The engineering, arrangement and mix in the album Who's Next is exceptional I think (that of The Who in general really). In Won't Get Fooled Again (production credited to The Who and Glyn Johns), the way it has been arranged and produced creates the vibe of the track, and unites its aspects so perfectly as to accentuate the song's power. Listening to this track in high quality stereo shows how the production and interaction of parts has created an entire image in space, and suspends a balance throughout the entire mix.
YouTube URL: https://www.youtube.com/watch?v=SHhrZgojY1Q
Burgess nailed it when he added timelessness to the list. In my opinion, a song is proven good in its ability to transcend generations; appealing to a wide, varied audience in its inherent ability to appeal to the very nature of humans. This is the mark of music that has real value - that truly connects with and engages people (at a sincere level) - not as a fad, or a construct of impermanent popularity.
The fact that particular songs are still being listened to beyond the context within which they were created means they cannot be bad, valueless songs, so it serves true that good music and timelessness are closely correlated.
No one can argue this is not a good song - it was written in 1956 and has found a place in every generation since, beyond its birth in the Rock'n'Roll era. It has been covered a legion of times and has inspired a ridiculous amount of successive artists.
YouTube URL: https://www.youtube.com/watch?v=kT3kCVFFLNg
It would be naive to go past The Beatles in any discussion of timelessness - I argue they're the most (proven and potentially) timeless band in history. It seems there are countless individuals in every generation beyond The Beatles era that have discovered their music within their own lives and context, and have carried the songs into modernity. I detest that their music could ever possibly get old. Revolver, for example, sounds as current and modern as any music getting released today. I couldn't pick a song so here is an interesting documentary on the entire album (which helps to elicit its generational transcendence)...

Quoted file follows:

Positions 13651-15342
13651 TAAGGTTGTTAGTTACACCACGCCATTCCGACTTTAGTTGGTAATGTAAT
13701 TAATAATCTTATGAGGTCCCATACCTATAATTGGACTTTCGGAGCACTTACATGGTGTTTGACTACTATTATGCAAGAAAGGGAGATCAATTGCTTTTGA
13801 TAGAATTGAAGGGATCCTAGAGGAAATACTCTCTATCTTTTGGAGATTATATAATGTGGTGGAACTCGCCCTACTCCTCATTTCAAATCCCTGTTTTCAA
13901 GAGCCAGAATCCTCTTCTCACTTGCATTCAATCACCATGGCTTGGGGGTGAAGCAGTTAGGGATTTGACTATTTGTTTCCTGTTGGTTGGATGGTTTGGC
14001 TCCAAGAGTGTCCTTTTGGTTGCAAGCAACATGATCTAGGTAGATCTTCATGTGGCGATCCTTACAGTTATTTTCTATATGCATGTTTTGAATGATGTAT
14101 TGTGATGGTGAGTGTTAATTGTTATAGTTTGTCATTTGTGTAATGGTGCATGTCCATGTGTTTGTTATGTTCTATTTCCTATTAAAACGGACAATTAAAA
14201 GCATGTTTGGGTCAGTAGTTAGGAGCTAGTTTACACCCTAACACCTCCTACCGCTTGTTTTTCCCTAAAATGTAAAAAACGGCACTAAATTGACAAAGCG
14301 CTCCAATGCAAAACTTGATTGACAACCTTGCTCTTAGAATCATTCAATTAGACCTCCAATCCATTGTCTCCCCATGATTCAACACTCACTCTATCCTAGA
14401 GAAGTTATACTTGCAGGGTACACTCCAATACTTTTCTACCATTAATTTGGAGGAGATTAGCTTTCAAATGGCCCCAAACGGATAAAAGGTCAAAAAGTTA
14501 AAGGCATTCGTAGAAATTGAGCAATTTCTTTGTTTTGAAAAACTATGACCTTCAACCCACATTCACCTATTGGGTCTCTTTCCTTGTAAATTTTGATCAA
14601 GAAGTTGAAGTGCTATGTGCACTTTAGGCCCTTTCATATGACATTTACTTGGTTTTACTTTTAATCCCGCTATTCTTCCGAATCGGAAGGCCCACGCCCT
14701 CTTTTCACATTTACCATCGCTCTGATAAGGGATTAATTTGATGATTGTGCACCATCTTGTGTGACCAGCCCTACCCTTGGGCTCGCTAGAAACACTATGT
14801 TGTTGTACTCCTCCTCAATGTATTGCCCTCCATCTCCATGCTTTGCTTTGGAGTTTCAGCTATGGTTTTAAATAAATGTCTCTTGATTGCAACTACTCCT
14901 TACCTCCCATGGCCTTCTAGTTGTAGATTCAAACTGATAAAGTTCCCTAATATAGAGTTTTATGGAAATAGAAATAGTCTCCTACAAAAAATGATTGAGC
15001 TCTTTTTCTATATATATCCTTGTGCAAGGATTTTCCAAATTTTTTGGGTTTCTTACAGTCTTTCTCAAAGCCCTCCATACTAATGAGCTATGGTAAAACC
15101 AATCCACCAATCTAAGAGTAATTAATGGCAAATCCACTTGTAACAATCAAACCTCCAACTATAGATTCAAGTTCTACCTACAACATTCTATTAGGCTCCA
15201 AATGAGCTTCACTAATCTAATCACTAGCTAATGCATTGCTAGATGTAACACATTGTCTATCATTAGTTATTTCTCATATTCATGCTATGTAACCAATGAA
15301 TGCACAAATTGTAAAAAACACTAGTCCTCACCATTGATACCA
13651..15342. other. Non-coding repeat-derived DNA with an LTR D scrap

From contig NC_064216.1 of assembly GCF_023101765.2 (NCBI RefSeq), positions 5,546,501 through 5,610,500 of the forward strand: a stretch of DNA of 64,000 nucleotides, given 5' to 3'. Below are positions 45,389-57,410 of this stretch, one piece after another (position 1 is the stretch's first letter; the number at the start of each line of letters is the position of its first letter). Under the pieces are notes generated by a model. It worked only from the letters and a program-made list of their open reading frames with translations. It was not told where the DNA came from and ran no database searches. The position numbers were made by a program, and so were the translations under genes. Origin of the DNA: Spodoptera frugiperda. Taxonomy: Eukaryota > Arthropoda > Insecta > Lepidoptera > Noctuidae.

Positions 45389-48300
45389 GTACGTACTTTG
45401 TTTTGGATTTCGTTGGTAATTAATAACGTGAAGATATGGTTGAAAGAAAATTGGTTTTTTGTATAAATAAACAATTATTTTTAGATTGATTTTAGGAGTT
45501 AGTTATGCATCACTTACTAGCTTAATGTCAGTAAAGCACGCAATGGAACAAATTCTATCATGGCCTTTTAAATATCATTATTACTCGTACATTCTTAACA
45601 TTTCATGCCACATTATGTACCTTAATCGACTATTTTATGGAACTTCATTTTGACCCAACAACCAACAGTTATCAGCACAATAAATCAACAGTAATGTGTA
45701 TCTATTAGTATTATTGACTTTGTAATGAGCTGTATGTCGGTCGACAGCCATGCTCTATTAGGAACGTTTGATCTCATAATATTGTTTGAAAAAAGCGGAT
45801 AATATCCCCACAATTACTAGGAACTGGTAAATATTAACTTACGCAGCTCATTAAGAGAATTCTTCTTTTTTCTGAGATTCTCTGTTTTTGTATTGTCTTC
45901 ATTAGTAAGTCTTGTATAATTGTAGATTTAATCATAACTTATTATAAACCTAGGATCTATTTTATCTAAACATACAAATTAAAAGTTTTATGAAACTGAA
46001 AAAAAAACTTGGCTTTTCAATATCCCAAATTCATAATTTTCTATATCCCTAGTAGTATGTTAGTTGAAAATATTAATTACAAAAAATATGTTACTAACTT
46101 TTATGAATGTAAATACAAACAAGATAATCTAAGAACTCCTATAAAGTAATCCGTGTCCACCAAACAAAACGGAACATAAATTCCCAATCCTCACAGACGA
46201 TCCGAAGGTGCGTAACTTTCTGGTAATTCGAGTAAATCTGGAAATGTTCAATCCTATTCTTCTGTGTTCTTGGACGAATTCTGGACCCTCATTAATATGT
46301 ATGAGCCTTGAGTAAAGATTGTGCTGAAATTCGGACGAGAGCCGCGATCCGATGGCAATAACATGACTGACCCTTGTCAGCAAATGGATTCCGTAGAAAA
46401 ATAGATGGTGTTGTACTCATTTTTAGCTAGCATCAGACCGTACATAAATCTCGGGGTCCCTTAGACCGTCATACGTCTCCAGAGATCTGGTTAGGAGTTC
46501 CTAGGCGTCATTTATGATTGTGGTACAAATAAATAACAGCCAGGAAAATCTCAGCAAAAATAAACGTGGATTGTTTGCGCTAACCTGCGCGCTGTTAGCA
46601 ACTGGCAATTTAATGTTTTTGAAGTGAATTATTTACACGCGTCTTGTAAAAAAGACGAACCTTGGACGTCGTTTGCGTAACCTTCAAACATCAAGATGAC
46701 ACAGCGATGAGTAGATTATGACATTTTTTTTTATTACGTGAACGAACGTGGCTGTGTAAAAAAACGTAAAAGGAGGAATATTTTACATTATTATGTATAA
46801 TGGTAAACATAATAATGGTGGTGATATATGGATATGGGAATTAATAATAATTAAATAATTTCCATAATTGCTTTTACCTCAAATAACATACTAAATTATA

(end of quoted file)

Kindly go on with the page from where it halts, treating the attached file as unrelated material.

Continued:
YouTube URL: https://www.youtube.com/watch?v=Qs2OEdw7mrA (links to parts 2-4)
The last point in Burgess' list is the one I consider to be the most important. Heart is really within and throughout all the other aspects of a song - I'd consider it the undercurrent of music itself. A song can't be good without heart - if music doesn't connect, where's its value? To me, it's nothing. As Lev Tolstoy so perfectly elucidated: "Music is the shorthand of emotion" - and, like all the arts, so through emotion it should be created and experienced.
Monteverdi knew what he was talking about.
Image source: http-//www.picturequotes.com/claudio-monteverdi-quotes
I'll discuss 'heart' a little more in next week's blog, when I try to form my own list (of sorts) of what I think makes a good song... For now though, to end how I started and serve as a poignant illustration of the 'heart' discussion, here is Cosmic Dancer once again - this time live. Here one can really grasp the emotion within the music - through Bolan's vibrant, soulful performance (even with simply a guitar and voice!).
This feeling makes the song what it is, in it being what gives the song its spirit - what makes the modesty of the chords, the vocals, the arrangement, the lyrics, have any form of life...
YouTube URL: https://youtu.be/IO1DCE_43mY?t=31s